The tension in the hospital room gradually eased.  Doctors chatted and discussed his condition writing in the chart that hung from his bed.  One doctor gave orders and the nurses scattered in response.  They had to be ready for the inevitable.  It would surely come.  Eventually, only a single nurse remained as Teddy returned to his usual calm, sedate state.  As she walked out of the room and left him alone in the glare of the dim light above his bed, he lay there as if nothing had happened, as if he had not had another dream or had not teetered on the edge of life once again.  It was only a matter of time.

“Teddy,” a disembodied voice called in the darkness.  “Can you hear me?”  He couldn’t see her face, but he knew his wife was calling him.  He’d recognize Doris’ voice anywhere.  He’d known her for most of his life and had been married to her for almost six decades.  He wanted to respond, but sleep over-powered him, and when he was conscious, his groggy state left him slow and unable to form words as quickly as he used to.

“He’s been in and out.  Let’s see if he wakes up while you’re here,” Doris said to someone else who was obviously in the room.  “I’m so glad you could make it.  I don’t know how much longer he will be with us.”

“I know.  That’s why we came,” another voice said morosely.  Teddy struggled to place it until he realized the voice belonged to his youngest grandson.

“When are you due?” Doris asked.

“Next month on the fifth,” a woman responded.  Teddy didn’t recognize her voice.

“Teddy’s mother was born on May 5th.  It would be wonderful if one of his great grandchildren shared his mother’s birthday.  He loved that woman more than he loves me.”

“Granny, I doubt that.  Papa loves you very much,” his grandson replied.

“Maybe so, but you weren’t around when old Maribel was alive.  She had a hold on your grandfather than I just never understood.  I never saw him cry until his mother died.”

Teddy awoke to a completely dark room.  Even the dim light over his bed had been switched off, which he found strange.  The nurses always kept some light on, and at the very least, the glare from the displays on the machines near his bed would provide some light, however faint.

He twitched his arm and moved his head slightly side to side.  He didn’t feel the weight of the tubes or IV on him.  He felt down his right arm with his left hand.  Nothing.  He stroked his face.  Nothing.  He felt surprising energized and alert, so he swung his legs over to the side of his bed and touched his toes onto the floor.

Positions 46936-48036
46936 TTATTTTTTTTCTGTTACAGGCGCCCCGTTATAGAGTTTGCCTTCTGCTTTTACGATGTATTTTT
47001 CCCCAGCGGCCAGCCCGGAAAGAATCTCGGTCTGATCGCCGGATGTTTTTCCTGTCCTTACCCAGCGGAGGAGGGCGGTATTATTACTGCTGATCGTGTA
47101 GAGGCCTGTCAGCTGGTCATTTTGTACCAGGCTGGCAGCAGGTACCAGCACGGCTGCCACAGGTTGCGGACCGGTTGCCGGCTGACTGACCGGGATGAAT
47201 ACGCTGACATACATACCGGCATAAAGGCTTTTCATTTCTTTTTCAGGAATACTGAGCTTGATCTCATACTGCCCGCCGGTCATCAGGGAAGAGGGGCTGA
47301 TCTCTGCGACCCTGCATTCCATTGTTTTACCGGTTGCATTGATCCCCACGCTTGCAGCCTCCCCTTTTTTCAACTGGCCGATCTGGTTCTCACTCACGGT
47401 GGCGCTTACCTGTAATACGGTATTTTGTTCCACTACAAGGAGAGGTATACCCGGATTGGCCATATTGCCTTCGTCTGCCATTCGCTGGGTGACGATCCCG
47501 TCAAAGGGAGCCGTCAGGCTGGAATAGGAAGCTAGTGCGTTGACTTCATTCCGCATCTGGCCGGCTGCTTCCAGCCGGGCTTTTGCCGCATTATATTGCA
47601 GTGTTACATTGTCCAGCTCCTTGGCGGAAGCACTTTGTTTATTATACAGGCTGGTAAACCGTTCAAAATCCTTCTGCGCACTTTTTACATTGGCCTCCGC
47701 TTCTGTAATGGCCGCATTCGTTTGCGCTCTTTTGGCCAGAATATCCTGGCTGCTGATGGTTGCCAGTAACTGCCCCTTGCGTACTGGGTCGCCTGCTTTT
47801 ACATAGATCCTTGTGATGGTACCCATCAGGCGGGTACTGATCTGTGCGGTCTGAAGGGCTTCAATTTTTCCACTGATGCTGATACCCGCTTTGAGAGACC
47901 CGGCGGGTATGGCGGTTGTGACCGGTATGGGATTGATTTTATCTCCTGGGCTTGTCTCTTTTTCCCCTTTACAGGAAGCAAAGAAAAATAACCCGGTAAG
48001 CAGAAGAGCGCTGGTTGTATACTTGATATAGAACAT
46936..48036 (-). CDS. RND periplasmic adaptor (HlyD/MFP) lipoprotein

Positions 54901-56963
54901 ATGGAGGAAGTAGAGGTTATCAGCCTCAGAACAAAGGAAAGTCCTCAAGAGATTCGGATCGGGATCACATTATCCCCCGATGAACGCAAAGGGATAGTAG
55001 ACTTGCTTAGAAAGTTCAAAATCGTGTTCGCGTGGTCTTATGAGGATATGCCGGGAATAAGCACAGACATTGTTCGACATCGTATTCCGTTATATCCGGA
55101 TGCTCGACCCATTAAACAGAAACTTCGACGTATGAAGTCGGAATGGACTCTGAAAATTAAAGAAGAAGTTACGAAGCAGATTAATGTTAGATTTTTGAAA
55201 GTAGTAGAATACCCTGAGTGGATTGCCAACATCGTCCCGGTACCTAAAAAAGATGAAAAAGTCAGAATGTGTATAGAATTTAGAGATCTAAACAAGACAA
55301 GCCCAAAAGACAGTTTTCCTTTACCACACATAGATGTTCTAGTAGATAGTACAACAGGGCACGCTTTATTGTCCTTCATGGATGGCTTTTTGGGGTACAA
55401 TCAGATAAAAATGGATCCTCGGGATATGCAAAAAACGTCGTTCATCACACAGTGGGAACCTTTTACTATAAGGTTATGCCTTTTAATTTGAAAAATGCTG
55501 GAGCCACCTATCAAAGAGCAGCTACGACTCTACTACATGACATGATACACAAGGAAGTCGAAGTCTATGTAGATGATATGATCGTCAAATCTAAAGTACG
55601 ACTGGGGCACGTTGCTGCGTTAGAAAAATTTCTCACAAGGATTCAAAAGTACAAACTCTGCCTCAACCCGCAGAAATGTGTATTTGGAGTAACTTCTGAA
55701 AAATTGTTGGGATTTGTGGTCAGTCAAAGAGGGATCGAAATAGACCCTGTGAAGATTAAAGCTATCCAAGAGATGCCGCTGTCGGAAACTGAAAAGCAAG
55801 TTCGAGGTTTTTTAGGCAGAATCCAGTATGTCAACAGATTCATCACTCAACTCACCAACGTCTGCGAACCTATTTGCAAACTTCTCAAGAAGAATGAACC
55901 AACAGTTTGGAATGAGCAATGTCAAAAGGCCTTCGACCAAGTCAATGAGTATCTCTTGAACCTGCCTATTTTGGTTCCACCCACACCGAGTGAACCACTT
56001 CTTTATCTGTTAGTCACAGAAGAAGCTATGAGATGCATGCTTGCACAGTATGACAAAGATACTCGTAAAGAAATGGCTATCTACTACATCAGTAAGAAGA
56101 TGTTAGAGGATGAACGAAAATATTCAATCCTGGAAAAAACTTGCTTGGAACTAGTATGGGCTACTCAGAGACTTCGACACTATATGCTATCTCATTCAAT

He wasn’t in the hospital anymore.  An unfamiliar carpet tickled his toes as he pressed his feet to the floor.  He stood up in the inky blackness that surrounded him.  He had no idea where he was, but he took a tentative step away from the bed toward something, anything.  He crept slowly forward with his arms in front of him until he came to a wall.  He felt the smooth surface of the wall rubbing it slightly with his fingers as if he were petting his old dog, Bronco.  The texture felt fine and reassuring to his touch.  Every nerve in his fingers fired precisely.  He could see nothing at all, not even his own hands, but his sense of touch was intense.  He imagined what the wall before him looked like in the light of day.

Teddy felt along the wall and moved to his right slowly hoping to find a light switch or a door that would relieve him of the darkness.  He couldn’t find a switch, but his leg scraped against something.  He reached down and found a door knob and instinctively opened it.

The room behind the door was equally dark save for a burning strip of light straight in front of him.  It took a moment for him to realize what he was looking at, but then, it struck him.  The light peeked under another door across the room he had entered.  He couldn’t see anything in the new room other than the glare of the light under the door.  The light illuminated very little in the room itself as if its entire energy was absorbed by the darkness of the room.

Teddy took a tentative step toward the light with his arms outstretched to sense what was in front of him.  Another step gave him more confidence and he closed the gap between him and the light rather quickly.  He felt for a door knob, but there was not one.  Perplexed, he felt along the edges of the door until he found a finger-sized groove, a divot in the side of the door.  Instinctively, he dug his fingers into the divot and pulled.  The door opened and the brightest light he had ever seen instantly blinded him.

The shrill beep of the machine beside Teddy’s bed startled Doris awake.  She had been dozing in the chair near his bed when the machine burst to life.  Before she could pinpoint the machine that had gone off, a nurse hurried into the room and scanned the multiple displays that crowned the bed.  The nurse impressed Doris with her expert calm and ready assessment of the situation.  She adjusted some fluid on the IV connected to Teddy’s arm and the drip increased just a little.  She flicked several buttons on the machine and it fell silent again.  In her mind, Doris still heard the machine’s loud beep, an audio artifact or ghost that lingered for a few seconds longer than it did in reality.